Stena Bulk working actively to reduce carbon footprint after IMO 2020 preparations
Stena Bulk is working actively to reduce its carbon footprint, having undertaken measures to comply with the International Maritime Organization’s global sulfur limit rule for marine fuels, Lars Malmbratt, Stena Bulk’s general manager for bunker procurement told S&P Global Platts.
In April 2018, the IMO announced its greenhouse gases strategy and targets to improve CO2 efficiency in shipping. The IMO has set targets that include a 50% cut in the shipping sector’s GHG emissions by 2050, compared with 2008.
“A strategy is under development to manage our exposure in the short, medium and long term. Reducing the vessels consumption by, for example, using sophisticated energy management systems and improving hull and machinery performance have been prioritized for many years,” Malmbratt told S&P Global Platts on February 5.
Methanol ferries are already on the waters and a large battery pack is currently in use on board another ferry for maneuvering in port, Malmbratt, who will be speaking at the upcoming Asia Pacific Maritime 2020 conference, said.
Stena Bulk recently ordered a series of dual fuel mid-range tankers running on methanol, Malmbratt said.
“Finally trials of different kinds of biofuels are ongoing and on a higher level various hydrogen carriers are being evaluated,” he said.
Stena Bulk is among the world’s leading tanker shipping companies. It controls a combined fleet of around 110 vessels, according to its website.
IMO 2020 PREPARATIONS
“We came well prepared to the 2020 changeover,” Malmbratt said adding that by September 2019 Stena Bulk was ready to start bunkering very low sulfur fuel oil, or VLSFO, on a vast majority of its tankers.
Education of the crew was completed, changeover plans had been finalized on all vessels, the company had performed a number of VLSFO trials, and contracts in strategic ports were in place, he added.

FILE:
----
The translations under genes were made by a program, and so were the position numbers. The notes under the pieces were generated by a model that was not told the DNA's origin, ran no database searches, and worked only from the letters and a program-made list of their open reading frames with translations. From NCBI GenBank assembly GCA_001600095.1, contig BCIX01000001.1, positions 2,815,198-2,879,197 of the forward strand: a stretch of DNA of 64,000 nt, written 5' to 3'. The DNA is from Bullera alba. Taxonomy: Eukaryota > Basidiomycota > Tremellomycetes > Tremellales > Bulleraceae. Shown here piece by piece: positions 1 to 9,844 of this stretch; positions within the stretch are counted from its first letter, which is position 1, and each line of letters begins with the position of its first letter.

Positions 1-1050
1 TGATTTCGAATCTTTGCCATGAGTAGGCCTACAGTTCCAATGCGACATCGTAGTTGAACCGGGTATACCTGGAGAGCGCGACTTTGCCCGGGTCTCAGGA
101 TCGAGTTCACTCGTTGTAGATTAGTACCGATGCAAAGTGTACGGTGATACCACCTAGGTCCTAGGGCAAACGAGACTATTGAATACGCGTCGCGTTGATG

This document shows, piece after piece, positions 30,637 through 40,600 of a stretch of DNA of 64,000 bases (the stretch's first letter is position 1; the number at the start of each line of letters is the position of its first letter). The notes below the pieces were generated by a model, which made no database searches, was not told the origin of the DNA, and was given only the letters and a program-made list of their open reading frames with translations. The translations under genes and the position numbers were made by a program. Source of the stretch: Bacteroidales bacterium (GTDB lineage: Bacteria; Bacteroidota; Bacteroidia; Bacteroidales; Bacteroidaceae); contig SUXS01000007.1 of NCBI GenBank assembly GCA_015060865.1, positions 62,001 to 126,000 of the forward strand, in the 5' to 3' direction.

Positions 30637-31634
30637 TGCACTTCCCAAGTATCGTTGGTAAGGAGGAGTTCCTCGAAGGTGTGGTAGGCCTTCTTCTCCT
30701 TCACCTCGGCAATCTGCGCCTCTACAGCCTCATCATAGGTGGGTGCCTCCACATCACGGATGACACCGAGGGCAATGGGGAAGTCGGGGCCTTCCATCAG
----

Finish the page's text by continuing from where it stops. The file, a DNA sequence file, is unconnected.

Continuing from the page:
In the second half of 2019, installation of scrubbers commenced, Malmbratt said.
“The majority of the vessels in our fleet are consuming compliant fuel oil, but the investment decision to install scrubbers on a number of our owned vessels was a way to balance the exposure in the low sulfur space,” Malmbratt said.
“The strategy has so far panned out well with hi-lo spreads traded at levels we had used in our assumptions,” he said.
Still, demand for VLSFO is likely to stay robust moving forward, Malmbratt said.
The decline in oil prices in combination with delays at Chinese shipyards at the moment, does not work in favor of scrubbers, he said.
According to S&P Global Platts Analytics, about 2,200 scrubbers were operational globally as of January 2020. This figure is expected to ramp up to 3,500 ships by year-end, with more upside potential in 2021, according to them.
Delays at yards have been caused due to the huge number of retrofits because of the IMO 2020 rule, compounded by the fact that yards have also had to fit ballast water treatment systems in line with the IMO’s Ballast Water Management Convention, industry sources told Platts. The recent coronavirus outbreak is also causing delays as the workforce stays away for fear of infection, they added.
Meanwhile, LNG’s potential uptake as a marine fuel also remains limited, Malmbratt said.
“Hence, we believe VLSFO will be the predominant fuel in the shipping industry for the foreseeable future, he added.
While the company has encountered a few quality issues mainly concerning stability/sediment and fuel waxing emanating from the use of VLSFOs, the crew has been able to handle the fuel on board, Malmbratt said.
Between December 24, 2019 and January 21, 2020, global testing and inspection company Veritas Petroleum Services, or VPS, for example, had issued seven bunker alerts worldwide relating to sediment issues within VLSFO fuels, it said in a statement made available to Platts recently.
However, bunker fuel quality issues worldwide could be limited if shipowners and operators exercised more caution, some sources said.
“With 2020 being the start of many changes in the marine fuel industry the coming years, deeper collaboration across the industry is of outmost importance,” Malmbratt said.